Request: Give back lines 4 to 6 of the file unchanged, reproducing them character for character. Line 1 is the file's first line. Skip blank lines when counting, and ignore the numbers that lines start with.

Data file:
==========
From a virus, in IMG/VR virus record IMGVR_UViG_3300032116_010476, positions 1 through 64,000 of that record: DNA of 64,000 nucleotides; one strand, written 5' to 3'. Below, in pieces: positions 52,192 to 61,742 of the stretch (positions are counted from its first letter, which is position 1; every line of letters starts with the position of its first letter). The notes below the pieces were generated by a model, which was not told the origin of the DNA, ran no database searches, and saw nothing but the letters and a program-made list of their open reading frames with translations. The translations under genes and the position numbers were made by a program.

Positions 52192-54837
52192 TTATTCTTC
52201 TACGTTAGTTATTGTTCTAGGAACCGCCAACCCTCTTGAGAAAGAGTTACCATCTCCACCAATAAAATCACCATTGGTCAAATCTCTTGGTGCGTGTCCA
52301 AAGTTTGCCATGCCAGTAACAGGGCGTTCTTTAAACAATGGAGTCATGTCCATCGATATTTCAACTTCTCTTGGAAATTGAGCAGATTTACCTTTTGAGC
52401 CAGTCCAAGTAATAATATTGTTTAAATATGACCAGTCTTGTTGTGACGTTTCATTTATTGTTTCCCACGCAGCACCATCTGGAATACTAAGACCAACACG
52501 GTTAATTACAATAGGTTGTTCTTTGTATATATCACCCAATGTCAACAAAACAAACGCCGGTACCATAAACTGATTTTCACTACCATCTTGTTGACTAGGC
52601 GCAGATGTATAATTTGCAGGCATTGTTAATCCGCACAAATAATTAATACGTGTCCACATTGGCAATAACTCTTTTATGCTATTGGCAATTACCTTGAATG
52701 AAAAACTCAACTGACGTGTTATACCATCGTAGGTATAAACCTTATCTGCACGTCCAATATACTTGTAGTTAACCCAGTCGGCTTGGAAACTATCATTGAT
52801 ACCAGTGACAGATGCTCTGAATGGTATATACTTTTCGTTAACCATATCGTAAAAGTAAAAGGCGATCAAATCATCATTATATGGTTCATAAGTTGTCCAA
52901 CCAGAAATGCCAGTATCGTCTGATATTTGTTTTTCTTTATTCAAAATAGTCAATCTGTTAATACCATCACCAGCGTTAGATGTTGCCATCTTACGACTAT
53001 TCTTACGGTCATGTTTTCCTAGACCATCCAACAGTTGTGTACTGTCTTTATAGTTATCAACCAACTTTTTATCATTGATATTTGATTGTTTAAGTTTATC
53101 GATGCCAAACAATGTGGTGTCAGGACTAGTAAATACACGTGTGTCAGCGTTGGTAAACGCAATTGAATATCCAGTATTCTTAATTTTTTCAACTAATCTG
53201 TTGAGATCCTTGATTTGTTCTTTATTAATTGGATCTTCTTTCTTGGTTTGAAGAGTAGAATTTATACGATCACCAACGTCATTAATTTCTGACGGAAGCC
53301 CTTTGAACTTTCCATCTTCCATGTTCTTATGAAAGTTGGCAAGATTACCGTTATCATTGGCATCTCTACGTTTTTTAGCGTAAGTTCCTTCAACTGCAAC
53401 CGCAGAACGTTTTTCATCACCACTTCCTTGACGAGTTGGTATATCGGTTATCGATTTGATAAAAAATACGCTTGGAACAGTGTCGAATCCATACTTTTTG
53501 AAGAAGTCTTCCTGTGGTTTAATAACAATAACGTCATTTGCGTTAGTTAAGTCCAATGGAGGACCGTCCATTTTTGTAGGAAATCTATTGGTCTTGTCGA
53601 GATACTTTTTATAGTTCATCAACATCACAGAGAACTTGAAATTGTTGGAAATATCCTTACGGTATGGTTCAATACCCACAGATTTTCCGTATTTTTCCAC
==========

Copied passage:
52201 TACGTTAGTTATTGTTCTAGGAACCGCCAACCCTCTTGAGAAAGAGTTACCATCTCCACCAATAAAATCACCATTGGTCAAATCTCTTGGTGCGTGTCCA
52301 AAGTTTGCCATGCCAGTAACAGGGCGTTCTTTAAACAATGGAGTCATGTCCATCGATATTTCAACTTCTCTTGGAAATTGAGCAGATTTACCTTTTGAGC
52401 CAGTCCAAGTAATAATATTGTTTAAATATGACCAGTCTTGTTGTGACGTTTCATTTATTGTTTCCCACGCAGCACCATCTGGAATACTAAGACCAACACG